In what ways are double standards depicted in Miller's The Crucible?

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In act two, John Proctor highlights one double standard relating to the town's minister, the Reverend Samuel Parris. Reverend Hale has confronted Proctor about his spotty church attendance, and he states that Proctor's understanding of theology must tell him that his own home is not a church. Proctor responds,

It does, sir, it does; and it tells me that a minister may pray to God without he have golden candlesticks upon the altar.

As a Puritan minister, Parris ought to be teaching his parishioners not to embrace materialism. Further, excessive ornament in a place of worship was very much associated with Catholicism, and so the Puritans absolutely hated this kind of excess. There were lovely pewter candlesticks that were handmade by Francis Nurse, but the very minister—the man who ought to best uphold Puritan values—was discontented with them and wanted a more valuable, golden pair instead. This is evidence of Parris's hypocrisy and a clear double standard.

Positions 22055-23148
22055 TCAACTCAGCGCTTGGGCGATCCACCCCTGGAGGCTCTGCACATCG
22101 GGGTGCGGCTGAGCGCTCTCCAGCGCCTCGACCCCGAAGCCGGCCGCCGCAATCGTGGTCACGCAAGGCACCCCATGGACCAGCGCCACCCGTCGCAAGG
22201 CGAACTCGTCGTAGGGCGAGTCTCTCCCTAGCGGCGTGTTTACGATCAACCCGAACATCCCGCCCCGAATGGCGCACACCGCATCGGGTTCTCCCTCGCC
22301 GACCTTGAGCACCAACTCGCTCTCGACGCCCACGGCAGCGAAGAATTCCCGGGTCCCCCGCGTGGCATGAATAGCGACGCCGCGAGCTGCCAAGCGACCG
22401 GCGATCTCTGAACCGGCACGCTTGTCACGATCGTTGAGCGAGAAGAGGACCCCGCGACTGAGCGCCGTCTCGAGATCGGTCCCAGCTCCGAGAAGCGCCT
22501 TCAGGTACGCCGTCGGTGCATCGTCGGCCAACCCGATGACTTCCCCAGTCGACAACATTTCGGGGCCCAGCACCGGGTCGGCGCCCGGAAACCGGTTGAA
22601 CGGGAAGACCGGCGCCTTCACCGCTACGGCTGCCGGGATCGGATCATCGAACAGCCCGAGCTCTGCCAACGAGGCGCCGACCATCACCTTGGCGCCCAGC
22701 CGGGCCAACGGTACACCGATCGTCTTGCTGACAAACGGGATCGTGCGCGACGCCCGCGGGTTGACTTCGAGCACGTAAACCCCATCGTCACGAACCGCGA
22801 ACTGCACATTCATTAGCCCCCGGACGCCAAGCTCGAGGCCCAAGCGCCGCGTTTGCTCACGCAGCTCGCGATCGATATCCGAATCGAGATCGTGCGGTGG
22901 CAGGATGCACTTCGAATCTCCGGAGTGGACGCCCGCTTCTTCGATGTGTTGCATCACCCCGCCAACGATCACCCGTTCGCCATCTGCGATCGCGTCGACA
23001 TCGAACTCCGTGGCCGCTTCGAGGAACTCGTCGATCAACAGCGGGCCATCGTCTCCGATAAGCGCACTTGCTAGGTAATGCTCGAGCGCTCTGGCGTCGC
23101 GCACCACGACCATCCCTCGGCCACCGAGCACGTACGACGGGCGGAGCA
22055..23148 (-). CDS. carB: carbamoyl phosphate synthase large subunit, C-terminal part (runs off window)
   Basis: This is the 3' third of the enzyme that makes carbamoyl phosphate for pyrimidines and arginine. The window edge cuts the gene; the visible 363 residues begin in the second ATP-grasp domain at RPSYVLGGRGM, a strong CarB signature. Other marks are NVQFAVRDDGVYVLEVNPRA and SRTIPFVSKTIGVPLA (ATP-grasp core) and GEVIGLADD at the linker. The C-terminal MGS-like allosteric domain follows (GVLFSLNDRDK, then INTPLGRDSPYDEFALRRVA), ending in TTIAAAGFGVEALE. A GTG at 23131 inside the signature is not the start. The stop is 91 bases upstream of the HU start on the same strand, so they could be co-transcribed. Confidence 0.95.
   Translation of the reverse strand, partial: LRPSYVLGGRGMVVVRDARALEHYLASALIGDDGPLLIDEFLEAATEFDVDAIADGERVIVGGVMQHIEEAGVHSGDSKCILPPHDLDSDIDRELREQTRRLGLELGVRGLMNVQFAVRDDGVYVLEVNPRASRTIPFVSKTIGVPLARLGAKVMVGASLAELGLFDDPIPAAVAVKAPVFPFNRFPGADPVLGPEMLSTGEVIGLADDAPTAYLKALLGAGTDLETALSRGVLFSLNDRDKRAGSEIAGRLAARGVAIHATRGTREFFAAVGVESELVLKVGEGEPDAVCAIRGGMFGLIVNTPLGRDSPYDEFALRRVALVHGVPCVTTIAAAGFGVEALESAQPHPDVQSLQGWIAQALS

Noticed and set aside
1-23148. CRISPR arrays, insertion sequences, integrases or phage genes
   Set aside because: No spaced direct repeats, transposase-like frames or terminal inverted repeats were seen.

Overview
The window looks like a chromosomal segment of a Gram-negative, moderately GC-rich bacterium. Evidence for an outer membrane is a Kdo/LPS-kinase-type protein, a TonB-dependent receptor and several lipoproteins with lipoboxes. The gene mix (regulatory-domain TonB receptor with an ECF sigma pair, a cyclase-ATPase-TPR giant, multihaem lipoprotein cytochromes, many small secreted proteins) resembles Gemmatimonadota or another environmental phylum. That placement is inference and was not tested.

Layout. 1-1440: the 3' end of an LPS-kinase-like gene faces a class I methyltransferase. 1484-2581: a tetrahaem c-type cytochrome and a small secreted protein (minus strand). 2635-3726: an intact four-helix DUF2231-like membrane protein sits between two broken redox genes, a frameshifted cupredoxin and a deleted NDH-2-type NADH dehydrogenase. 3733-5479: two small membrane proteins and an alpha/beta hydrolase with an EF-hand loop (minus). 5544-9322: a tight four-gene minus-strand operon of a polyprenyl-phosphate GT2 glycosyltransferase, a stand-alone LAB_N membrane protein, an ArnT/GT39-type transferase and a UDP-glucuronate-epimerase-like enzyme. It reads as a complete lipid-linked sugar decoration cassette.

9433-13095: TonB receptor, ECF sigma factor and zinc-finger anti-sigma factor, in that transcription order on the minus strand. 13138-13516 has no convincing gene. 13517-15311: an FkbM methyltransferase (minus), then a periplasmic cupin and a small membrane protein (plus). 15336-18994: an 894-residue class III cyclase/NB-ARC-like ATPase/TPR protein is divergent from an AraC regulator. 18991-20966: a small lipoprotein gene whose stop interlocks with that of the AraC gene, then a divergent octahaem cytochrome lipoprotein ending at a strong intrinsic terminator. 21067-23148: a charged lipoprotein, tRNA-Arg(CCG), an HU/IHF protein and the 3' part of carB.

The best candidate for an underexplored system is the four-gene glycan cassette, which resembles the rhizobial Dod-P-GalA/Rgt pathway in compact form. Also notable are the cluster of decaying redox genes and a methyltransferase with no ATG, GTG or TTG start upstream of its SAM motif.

In act one, Tituba's testimony about seeing the Devil with several other women from the town is believed whole-heartedly. The truthfulness of her statements is never once questioned. Later, in act four, she and Sarah Good sit in jail making similar statements about seeing the Devil. Tituba tells Marshal Herrick,

We goin' to Barbados, soon the Devil gits here with the feathers and the wings.

However, none of these statements are taken seriously now. At the beginning of the witch scare, practically any statement about one's experience with the Devil was believed, even welcomed by the town. Now, though, no one even seems to care about these statements.

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